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The Transportation Engineering Program (TEP) at the University of Maryland provides its students with in-depth knowledge of the range of topics that are of importance to the field from the more traditional areas of transportation planning, travel behavior, traffic operations, safety, and design to system optimization, transportation economics and policy, infrastructure vulnerability and protection, emissions estimation and sustainability analysis. With expertise in all transport modes, our students are trained to tackle problems involving both passengers and freight that arise along our roadways, airways, railways and waterways, as well as in their intermodal components. The problems that arise in the interdisciplinary field of transportation are complex and continue to change in character with changes in society, technology and the environment. TEP recognizes that to develop professionals who are capable of analyzing and solving these difficult problems, our students must master material in many disciplines, including for example mathematics, computer science, architecture and urban planning, operations research and management science, logistics, economics and psychology. With this training and an emphasis on both academic education and professional development, our graduates are now: professors and researchers at universities and research institutes in the U.S. and abroad; industry experts in local, national and international firms; and local, state and federal government officials.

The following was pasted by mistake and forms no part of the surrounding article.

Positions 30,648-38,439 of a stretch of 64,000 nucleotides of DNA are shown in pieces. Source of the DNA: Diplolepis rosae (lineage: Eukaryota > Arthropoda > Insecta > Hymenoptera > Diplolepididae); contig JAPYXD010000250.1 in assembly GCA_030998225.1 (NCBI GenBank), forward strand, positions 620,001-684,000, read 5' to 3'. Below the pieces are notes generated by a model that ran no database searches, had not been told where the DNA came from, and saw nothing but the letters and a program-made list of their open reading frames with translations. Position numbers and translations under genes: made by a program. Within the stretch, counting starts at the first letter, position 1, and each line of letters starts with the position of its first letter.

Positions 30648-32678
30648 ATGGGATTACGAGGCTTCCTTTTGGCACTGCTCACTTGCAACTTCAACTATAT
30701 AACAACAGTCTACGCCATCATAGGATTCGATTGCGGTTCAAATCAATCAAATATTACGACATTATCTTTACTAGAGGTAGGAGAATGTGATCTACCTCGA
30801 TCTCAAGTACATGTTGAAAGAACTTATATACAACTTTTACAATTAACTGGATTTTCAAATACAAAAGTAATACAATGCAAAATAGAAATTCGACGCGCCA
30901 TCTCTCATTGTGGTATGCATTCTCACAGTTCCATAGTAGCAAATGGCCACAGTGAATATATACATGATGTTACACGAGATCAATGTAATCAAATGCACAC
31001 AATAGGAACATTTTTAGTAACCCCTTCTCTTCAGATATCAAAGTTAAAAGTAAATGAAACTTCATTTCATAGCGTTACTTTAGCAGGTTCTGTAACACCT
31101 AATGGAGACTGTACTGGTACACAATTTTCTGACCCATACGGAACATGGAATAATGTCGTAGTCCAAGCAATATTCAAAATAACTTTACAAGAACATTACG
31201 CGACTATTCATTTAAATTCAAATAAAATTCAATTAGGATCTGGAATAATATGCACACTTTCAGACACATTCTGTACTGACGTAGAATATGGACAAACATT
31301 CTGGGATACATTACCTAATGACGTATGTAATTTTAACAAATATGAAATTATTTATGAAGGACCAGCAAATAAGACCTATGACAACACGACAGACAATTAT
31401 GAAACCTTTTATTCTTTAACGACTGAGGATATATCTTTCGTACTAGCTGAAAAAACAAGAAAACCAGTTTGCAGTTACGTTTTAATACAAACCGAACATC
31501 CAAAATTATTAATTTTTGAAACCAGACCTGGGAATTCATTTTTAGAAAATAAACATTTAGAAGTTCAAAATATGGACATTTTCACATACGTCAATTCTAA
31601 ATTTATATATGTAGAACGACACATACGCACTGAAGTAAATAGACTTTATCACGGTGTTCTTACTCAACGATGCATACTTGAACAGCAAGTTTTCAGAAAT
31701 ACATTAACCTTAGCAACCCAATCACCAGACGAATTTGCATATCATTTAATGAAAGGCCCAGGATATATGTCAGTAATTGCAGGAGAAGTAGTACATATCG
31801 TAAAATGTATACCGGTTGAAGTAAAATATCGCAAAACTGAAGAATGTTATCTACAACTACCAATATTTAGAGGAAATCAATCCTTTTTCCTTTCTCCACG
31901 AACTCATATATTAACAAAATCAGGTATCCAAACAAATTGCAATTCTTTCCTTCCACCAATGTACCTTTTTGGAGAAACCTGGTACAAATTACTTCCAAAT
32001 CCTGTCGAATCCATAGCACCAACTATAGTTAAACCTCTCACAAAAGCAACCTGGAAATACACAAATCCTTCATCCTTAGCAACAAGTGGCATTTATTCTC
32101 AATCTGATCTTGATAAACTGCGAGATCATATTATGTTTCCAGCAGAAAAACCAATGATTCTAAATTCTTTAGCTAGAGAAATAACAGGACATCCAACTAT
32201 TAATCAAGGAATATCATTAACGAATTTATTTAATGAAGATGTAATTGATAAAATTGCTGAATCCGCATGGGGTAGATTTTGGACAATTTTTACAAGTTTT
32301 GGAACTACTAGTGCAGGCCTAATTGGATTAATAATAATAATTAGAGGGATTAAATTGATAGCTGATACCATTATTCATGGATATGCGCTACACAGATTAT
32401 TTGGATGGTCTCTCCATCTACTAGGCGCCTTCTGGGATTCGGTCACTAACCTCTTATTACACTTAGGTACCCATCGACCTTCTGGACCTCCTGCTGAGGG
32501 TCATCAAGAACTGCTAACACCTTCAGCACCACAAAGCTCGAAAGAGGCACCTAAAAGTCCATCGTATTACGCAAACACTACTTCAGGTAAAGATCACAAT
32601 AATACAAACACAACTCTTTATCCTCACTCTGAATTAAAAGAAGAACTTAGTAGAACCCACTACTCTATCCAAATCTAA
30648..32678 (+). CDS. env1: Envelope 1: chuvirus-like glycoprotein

Spotlight on People

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Elise Miller-HooksElise Miller-Hooks is an associate professor in the Transportation Engineering Program (TEP) within the Department of Civil & Environmental Engineering and an affiliated faculty member with the Engineering and Public Policy program. She has been with our program since 2003, after having served on the faculty at Penn State. Her expertise is in optimization and mathematical modeling of transportation systems, dynamic and stochastic network algorithms, disaster preparedness and response, regional and building evacuation, infrastructure vulnerability and protection, and collaborative and multi-objective decision-making. Her research spans a wide array of subject areas, focusing also on issues pertaining to intermodal freight transport, incident management, transit and vehicle sharing systems, hazmat routing, greenhouse gas emissions reduction, and freeway operations. She is very involved in the campus having recently served as Chair of the University Senate.

 

Martin Hall
Glenn L. Martin Hall

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